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The challenges and opportunities of a multilingual classroom

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Our largest Educating Refugee and Immigrant Students (ERIS) cohort to date just completed its course.

The challenges and opportunities of a multilingual classroom was an often-visited topic. Read about the benefits of being multilingual and how teachers enhance multilingual learning. 

One of the largest takeaways reported from the ERIS winter 2019 participants has been the challenge and opportunity of educating English learners in rural Montana. Without reliable access to translators, multilingual curricula, or resources for teaching English in higher-grade general education classrooms, Montana teachers have to employ creative solutions for meeting the challenges of each multilingual classroom.

  • One teacher has begun setting up Chromebooks for students in a variety of languages.
  • A school support counselor has created training videos on how to use the tele-translator service utilized by the school district, in order to increase teacher comfort and familiarity with the program.  
  • A group of teachers has secured grant funding for a variety of new intercultural and multi-lingual library books, along with funding to translate common classroom documents for English learners and their families.

There is a lot of great research about the benefits of speaking multiple languages! 

In the past, the US school system emphasized only learning English, to the detriment of other “home” languages.  However, it is becoming clear that children who are encouraged to retain writing and speaking in their home languages are better all-around learners. Bilingual and trilingual children exhibit greater cognitive flexibility, problem-solving skills, and even empathy. A child in a multilingual classroom can potentially experience lifetime benefits. New research also suggests that knowing more languages contributes to healthier brains long-term, and may help fend off various forms of dementia!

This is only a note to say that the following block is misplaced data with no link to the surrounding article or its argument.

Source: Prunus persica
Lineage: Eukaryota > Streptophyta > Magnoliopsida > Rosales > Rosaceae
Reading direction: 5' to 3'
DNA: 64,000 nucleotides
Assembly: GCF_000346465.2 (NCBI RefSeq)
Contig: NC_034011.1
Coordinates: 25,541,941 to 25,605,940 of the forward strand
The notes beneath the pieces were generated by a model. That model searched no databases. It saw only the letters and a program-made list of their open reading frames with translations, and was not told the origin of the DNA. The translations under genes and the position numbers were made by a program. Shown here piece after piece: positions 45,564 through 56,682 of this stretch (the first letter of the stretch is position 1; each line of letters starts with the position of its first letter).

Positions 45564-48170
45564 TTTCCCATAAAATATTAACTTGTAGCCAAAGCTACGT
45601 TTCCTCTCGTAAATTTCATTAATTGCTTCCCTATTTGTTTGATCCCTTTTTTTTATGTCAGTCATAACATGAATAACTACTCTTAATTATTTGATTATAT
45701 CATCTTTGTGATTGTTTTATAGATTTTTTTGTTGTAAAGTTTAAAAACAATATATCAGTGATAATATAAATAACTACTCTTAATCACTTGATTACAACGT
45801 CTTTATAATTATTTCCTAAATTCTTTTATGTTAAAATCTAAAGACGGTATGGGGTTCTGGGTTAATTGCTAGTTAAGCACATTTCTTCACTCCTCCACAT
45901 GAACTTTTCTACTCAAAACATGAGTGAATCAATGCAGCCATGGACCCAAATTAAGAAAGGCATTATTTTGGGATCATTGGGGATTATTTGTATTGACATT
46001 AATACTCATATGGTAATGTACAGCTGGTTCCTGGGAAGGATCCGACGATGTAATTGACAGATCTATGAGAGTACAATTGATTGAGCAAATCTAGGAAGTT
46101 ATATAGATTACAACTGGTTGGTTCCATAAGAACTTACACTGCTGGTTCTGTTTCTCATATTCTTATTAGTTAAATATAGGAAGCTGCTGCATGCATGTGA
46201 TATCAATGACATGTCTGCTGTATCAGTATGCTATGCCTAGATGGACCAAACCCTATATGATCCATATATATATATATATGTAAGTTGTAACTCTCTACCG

Thankfully, the US school system is adopting new methods for “dual language learning,” which enhances both English and home language skills.  

In the USA, transitional bilingual programs (TBE) have been the preferred form of bilingual instruction and are designed to temporarily support English learners’ home language as they transition to English-dominant instruction. In contrast to TBE programs, DLE programs use an additive approach, which elevates and values students’ home languages while providing opportunities for students to become bilingual, bi-literate, and bicultural.

In addition to the educational benefits of a multilingual classroom, there is significant evidence that there are lifetime economic benefits to being multilingual.  

Employers are becoming much more likely to hire multilingual employees and to compensate them at higher rates than monolingual employees. You can learn more about the research into the economic benefits of bilingualism.

We utilize an innovative translation platform on our website through which immigrant and refugee users can access all of our content in both English and their home language simultaneously. We believe that it is important for our users to be able to access important information in whichever language they prefer.

We are proud to support the challenge of learning multiple languages, as we know that it yields a smoother resettlement experience and lifetime benefits. 

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Resources for teachers and supporters

Sign up for our online professional development class or find cultural background information about refugees and asylum seekers – useful for professional educators and anyone who wants to support newcomer families.

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Opinions expressed and advice given in USAHello’s Voices and Hello blogs are the writers’ own. USAHello offers impartial information and online courses to help newcomers in the USA.